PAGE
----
Scott Morrison must give Queensland its fair share when it comes to skills funding, Premier Annastacia Palaszczuk said today as Queensland had rejected the latest national partnership offer from Canberra.
She said the Morrison Government’s offer did not guarantee funding for Queensland’s trainees and apprentices.
“My Government will not agree to anything that is not in the best interests of Queenslanders looking to train for the jobs of the future,” she said.
“We’ve tried to negotiate with two Prime Ministers now, and both have refused to give us our fair share.
Queensland Minister for Training and Skills Development Shannon Fentiman is calling on Canberra to do better.
“Queensland and Victoria have turned down the latest national partnership agreement offer because it would not deliver guaranteed funding for apprentices and trainees,” Ms Fentiman said.
“Queensland is bucking the national trend in apprentice and trainee commencements, despite receiving a cut in federal funding of $70 million in 2017/2018.”
“Queenslanders signing up to training and apprenticeships that can take up to four years to complete need long term funding certainty.”
“The Federal Government can’t provide this funding certainty – so we can’t sign.”
“The dismal funding offer from the federal government will put at risk the opportunities for Queenslanders to get the training they need to get a job and grow our economy.”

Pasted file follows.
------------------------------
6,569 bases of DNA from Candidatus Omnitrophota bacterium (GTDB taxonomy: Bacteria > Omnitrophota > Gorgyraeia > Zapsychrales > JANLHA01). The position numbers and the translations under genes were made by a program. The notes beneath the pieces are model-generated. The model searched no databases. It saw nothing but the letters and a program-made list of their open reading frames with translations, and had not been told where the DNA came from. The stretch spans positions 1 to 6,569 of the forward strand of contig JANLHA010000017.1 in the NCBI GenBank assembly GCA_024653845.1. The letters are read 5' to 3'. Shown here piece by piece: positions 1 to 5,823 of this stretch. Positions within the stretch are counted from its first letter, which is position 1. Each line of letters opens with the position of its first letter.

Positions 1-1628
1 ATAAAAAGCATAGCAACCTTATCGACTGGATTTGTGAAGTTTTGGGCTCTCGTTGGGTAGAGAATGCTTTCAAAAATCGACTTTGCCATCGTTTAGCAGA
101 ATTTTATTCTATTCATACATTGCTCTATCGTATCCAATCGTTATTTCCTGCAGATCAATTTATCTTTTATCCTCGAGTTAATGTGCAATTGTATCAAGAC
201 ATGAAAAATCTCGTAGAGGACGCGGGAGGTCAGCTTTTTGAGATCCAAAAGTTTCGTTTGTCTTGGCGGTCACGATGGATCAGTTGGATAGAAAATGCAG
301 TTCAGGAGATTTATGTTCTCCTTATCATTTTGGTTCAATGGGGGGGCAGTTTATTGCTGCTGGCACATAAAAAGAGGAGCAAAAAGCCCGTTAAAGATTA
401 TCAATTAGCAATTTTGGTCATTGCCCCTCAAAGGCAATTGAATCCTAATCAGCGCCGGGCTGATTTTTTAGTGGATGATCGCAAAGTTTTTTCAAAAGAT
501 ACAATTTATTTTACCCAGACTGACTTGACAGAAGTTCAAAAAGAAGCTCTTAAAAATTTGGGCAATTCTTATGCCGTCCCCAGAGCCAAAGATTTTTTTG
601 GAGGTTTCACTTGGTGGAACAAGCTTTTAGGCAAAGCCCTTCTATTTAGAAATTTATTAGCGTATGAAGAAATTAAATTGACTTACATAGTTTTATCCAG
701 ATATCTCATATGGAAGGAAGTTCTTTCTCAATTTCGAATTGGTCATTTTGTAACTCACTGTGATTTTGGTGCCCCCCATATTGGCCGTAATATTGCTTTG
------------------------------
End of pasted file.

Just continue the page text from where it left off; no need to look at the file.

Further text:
“We know Cairn’s growing construction and tourism industries will need more skilled Queenslanders to fill future jobs.
Member for Barron River Craig Crawford said this is not a genuine partnership
“The current offer falls well-short of what Queenslanders would expect from Canberra,” Mr Crawford said.
“The deal short changes Queensland.”
Member for Cairns Michael Healy said the government remains committed to ensuring Queenslanders can get a fair deal.
“Training, upskilling and reskilling is vital to Cairns so that we can continue to fill the jobs in our region,” Mr Healy said.
Member for Mulgrave Curtis Pitt said there is no guarantee of funding from year to year from the Commonwealth.
“They expected Queensland to put our money in and rely on them raising funds from a levy on visas to contribute theirs,” Mr Pitt said.
Minister Fentiman said the Palaszczuk Government have invested a record more than $770 million funding in training and skills in Queensland.
“We want to work with the Commonwealth, but we won’t sign up to a deal that is bad for Queensland,” Minister Fentiman said.
“The agreement attempts to exercise unprecedented control over Queensland’s training budget and without funding certainty it shifts an unacceptable level of risk to our taxpayers.”